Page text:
Melania Trump Holds Special Resonance For Cleveland's Slovene Community
KELLY MCEVERS, HOST:
Donald Trump's wife, Melania, is one of tonight's speakers at the Republican convention. And she shares a connection with many Clevelanders. She is a native of Slovenia, and that is a point of pride in a city that has one of the world's largest Slovenian populations. From WCPN ideastream in Cleveland, David C. Barnett reports.
DAVID C BARNETT, BYLINE: Slovenia is a tiny Eastern European country of 2 million people - about the same population as Houston. But it looms large for Ursula Prosen, who was raised to know her Slovenian heritage in suburban Cleveland.
URSULA PROSEN: Around here, Slovenia is known, but I'm very confident that there are many places in the United States that you could go and you could say, my family is from Slovenia, and they'd go, where is that?
BARNETT: Cleveland is home to between 80,000 and 100,000 people with family ties to Slovenia. The local Slovenian consul general is the only foreign diplomat in the state of Ohio. Historian Joe Valencic says that heritage is supported by a solid infrastructure of churches, meeting halls, bakeries and meat markets.
JOE VALENCIC: The Cleveland area has always been the largest concentration of Slovenians outside of Europe, even as early as the World War I era.
BARNETT: Valencic's family came to Northeast Ohio in 1909 from Slovenia. Valencic says he's enjoyed watching a teenaged fashion model from Sevnica, Slovenia, become an international celebrity.
VALENCIC: I was aware of her as a successful model for Gentlemen's Quarterly and other publications. And next thing we know, she's having the wedding of the century with Donald Trump.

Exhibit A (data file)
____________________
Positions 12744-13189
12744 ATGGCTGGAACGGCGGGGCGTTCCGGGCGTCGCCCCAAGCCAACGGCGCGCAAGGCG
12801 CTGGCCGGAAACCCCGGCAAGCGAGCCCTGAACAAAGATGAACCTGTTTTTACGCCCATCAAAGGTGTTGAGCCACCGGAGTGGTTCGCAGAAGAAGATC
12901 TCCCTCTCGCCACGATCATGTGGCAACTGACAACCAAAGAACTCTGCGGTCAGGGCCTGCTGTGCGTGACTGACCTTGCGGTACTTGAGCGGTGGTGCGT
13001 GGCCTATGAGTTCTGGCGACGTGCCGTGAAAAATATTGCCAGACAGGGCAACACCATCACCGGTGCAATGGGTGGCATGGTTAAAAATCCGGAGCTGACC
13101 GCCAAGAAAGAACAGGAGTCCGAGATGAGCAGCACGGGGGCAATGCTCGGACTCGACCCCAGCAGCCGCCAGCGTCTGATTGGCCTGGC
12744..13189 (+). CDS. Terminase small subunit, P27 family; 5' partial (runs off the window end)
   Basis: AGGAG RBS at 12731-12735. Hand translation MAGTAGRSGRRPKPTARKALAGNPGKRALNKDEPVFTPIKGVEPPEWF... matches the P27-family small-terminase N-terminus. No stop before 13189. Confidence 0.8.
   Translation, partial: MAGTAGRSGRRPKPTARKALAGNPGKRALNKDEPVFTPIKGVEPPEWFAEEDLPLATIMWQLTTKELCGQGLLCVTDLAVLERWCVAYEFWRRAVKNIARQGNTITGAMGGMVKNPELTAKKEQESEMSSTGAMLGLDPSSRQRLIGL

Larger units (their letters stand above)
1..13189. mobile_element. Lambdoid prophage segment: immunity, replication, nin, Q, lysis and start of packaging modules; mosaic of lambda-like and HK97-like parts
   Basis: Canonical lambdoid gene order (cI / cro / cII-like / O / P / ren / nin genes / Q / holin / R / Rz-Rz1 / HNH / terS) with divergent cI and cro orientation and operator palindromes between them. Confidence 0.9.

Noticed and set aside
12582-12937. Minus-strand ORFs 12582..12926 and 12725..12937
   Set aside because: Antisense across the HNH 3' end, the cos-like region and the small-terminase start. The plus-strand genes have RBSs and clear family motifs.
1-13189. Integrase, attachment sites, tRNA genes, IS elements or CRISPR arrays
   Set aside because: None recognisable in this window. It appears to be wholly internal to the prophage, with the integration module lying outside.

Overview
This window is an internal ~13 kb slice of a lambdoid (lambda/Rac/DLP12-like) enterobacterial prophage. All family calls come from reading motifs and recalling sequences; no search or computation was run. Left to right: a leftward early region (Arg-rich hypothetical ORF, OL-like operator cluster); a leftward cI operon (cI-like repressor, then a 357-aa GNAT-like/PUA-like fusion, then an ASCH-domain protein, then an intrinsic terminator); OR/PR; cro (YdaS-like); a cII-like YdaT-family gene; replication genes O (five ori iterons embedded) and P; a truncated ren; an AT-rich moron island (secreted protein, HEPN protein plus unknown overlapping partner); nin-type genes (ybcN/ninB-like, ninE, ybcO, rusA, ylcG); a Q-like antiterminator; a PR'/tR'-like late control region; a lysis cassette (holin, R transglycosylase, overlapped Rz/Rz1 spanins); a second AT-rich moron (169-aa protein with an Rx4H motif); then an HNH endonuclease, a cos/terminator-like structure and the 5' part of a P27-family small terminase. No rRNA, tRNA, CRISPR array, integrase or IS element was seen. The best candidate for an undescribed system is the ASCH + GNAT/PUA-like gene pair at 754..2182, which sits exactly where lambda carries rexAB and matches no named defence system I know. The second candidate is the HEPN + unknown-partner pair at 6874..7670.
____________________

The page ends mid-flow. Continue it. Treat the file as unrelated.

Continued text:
BARNETT: Ursula Prosen grew up as a performer in the 60-year-old folk dance ensemble called Kres and is now teaching a new generation of young dancers. It was through the dance troupe that she met her husband, Nevio, a Slovenian native.
NEVIO PROSEN: I would be proud, you know, to have, like, first lady that she's Slovenian in the White House, you know?
PROSEN: Regardless whether you're Republican, whether you're Democrat, the historical value of it all is just awesome.
BARNETT: In fact, it's been nearly 200 years since there's been a foreign-born first lady in the White House. Melania Trump's been invited to visit the local Slovenian community while she's in town. Joe Valencic says Clevelanders would love to give her a taste of the homeland.
VALENCIC: It would be fun to show her a good time Slovenian style in the Cleveland area. Certainly we have many opportunities for that.
BARNETT: Valencic adds, Melania Trump might enjoy the chance to hang out with people who speak her language. For NPR News, I'm David C. Barnett in Cleveland. Transcript provided by NPR, Copyright NPR.